Xbox Series X & Xbox Series S release date, specs and price NZ

If you want to play Xbox games, historically the first step has been to buy, borrow or steal an Xbox. But ever since Microsoft launched Xbox Cloud Gaming, having access to a console hasn’t strictly been necessary as anything with a web browser could run a small (but growing) selection of Xbox titles, streamed straight to your screen with surprisingly little latency.

But opening a web browser and typing a URL isn’t as convenient as switching on your TV, and it looks like Microsoft has plans to make streaming titles more easily playable in their natural living room habitat. 

Last year, Liz Hamren, CVP of gaming experiences and platforms at Microsoft, revealed the plan for a Chromecast-style streaming stick ahead of E3. “We’re also developing standalone streaming devices that you can plug into a TV or monitor, so if you have a strong internet connection, you can stream your Xbox experience,” she said in a pre-recorded E3 panel.

Now Microsoft has reiterated this is coming, but possibly not imminently. “As announced last year, we’ve been working on a game-streaming device, codename Keystone, that could be connected to any TV or monitor without the need for a console,” a spokesperson told Windows Central. (Probably don’t need a codename if you’re talking about it in public, guys.)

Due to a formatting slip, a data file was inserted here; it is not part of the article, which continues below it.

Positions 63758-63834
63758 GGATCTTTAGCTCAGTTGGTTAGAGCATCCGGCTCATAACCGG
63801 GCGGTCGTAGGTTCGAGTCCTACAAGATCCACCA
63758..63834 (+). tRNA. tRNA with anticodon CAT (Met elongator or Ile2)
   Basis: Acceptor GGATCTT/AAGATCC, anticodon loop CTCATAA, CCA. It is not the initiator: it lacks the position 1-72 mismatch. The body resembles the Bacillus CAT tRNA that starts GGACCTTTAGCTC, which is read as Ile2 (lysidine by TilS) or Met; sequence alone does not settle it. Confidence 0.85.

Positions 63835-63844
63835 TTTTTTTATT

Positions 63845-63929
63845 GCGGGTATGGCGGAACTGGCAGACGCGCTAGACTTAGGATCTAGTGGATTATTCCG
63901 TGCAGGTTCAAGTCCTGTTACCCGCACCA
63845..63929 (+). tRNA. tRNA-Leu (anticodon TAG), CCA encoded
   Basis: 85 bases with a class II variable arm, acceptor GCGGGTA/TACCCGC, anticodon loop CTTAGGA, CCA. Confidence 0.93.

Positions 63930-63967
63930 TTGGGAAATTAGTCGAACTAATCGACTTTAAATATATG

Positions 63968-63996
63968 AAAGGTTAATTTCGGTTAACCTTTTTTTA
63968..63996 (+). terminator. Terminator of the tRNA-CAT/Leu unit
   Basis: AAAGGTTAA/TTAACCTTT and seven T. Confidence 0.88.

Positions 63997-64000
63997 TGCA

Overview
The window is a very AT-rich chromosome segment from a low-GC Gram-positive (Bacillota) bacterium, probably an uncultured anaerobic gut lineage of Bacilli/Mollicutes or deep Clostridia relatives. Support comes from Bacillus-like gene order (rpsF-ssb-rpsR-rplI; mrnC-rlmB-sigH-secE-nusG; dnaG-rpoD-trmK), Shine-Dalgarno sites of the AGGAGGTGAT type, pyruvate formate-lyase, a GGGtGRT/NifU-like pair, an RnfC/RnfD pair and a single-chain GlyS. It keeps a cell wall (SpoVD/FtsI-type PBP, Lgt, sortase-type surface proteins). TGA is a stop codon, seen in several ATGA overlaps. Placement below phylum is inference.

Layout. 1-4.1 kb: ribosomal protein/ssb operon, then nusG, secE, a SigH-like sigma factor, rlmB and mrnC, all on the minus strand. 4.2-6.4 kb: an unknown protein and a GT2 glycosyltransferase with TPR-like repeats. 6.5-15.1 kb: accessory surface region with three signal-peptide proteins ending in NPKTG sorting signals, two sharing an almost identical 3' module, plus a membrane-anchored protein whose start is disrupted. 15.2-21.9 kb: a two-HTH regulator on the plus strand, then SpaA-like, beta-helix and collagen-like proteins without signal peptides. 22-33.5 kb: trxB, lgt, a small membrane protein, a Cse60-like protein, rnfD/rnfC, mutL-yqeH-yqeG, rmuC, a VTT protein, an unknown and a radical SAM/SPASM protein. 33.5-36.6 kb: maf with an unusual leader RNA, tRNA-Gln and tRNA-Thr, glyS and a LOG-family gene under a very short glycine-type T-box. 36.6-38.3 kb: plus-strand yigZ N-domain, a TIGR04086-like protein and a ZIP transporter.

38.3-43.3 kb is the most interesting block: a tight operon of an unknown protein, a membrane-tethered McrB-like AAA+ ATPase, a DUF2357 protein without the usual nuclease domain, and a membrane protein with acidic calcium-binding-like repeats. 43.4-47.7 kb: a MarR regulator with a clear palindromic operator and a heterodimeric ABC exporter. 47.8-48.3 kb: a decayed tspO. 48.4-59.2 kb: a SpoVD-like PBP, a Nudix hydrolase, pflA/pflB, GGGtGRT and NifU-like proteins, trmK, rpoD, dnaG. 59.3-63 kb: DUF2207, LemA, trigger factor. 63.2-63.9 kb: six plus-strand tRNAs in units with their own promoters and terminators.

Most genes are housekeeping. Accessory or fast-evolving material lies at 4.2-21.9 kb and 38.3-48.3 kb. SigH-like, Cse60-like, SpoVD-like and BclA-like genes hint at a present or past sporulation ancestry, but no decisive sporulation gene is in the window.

“We have made the decision to pivot away from the current iteration of the Keystone device,” the spokesperson continued. “We will take our learnings and refocus our efforts on a new approach that will allow us to deliver Xbox Cloud Gaming to more players around the world in the future.”

Why the need to “pivot”, other than marketing executives’ natural love of putting the word “pivot” into sentences? Well, given this has been in the works for some time, Microsoft may be a little spooked by the underwhelming performance of Google Stadia — something which also streams games on the widely available Chromecast hardware.

And while Microsoft has plenty of loyal gaming customers already, which is obviously something Google does not, the problem is that these people already own Xboxes which already do the job far more efficiently. 

It will be interesting to see what Microsoft does to make the Xbox streaming stick more appealing to gaming-curious types. A low cost of entry certainly wouldn’t hurt…